which class are you in?
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Old 01-31-2013, 09:32 AM
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Honestly i am in clas 1. Becouse here in holland they dont know so much as you guys in the us . I am a welder no mecanic or what else . My hobby is my van i want to learn things over a v8 engine. But in holland its diffucult to. See a person. Who has the know of the engines like you . So i ask (whit the best english i can) To you guys how to do it.i get a paper from edelbrock. Which says do not pump them up. I was looking on the web what pumping up means. And i found out there are people says yes do it end people no do it not .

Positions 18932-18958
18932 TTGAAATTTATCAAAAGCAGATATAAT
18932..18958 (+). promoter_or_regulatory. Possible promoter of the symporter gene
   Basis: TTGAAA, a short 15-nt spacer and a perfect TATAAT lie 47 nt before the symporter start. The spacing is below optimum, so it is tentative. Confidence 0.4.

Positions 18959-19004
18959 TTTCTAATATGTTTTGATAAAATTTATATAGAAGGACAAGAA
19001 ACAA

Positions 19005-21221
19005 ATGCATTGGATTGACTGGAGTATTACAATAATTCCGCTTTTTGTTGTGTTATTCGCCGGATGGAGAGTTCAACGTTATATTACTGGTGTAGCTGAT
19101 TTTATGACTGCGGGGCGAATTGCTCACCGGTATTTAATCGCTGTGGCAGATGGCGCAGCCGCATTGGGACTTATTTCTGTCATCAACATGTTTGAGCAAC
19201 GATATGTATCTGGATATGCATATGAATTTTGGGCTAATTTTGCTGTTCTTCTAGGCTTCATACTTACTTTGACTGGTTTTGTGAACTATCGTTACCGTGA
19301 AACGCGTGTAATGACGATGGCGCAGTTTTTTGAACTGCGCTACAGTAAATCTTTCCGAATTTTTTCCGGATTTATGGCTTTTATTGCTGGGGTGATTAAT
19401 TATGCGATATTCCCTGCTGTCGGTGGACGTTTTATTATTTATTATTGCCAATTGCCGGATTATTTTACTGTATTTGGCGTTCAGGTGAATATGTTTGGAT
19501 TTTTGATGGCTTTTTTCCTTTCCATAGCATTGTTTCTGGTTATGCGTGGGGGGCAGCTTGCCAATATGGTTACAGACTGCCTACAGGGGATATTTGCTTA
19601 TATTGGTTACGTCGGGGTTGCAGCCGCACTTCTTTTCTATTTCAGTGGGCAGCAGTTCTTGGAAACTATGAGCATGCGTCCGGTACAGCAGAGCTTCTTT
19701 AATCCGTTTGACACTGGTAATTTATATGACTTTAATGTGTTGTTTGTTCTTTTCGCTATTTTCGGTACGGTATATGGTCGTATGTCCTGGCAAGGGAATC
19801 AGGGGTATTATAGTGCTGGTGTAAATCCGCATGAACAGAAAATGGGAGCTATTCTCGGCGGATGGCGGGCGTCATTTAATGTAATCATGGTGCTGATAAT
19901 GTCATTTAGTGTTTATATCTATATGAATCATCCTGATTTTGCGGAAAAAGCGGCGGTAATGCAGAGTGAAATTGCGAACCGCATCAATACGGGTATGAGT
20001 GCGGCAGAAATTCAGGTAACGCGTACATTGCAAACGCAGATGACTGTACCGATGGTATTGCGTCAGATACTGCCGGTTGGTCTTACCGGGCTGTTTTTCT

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Old 01-31-2013, 10:55 AM
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Originally Posted by Wezz View Post
Hi. Yesterday my new cam and lifters. Were dilivered But now im dnt know if i have to pump them up or put them in a container with oil. The edelbrock says no but a lot of people are saying yes . So what to do .. Thnx
It is not necessary to pump up the lifter before installtion and adjustment and not harmful if you do as long as you're aware that each takes a little variation in the initial set up.

For not pumped up: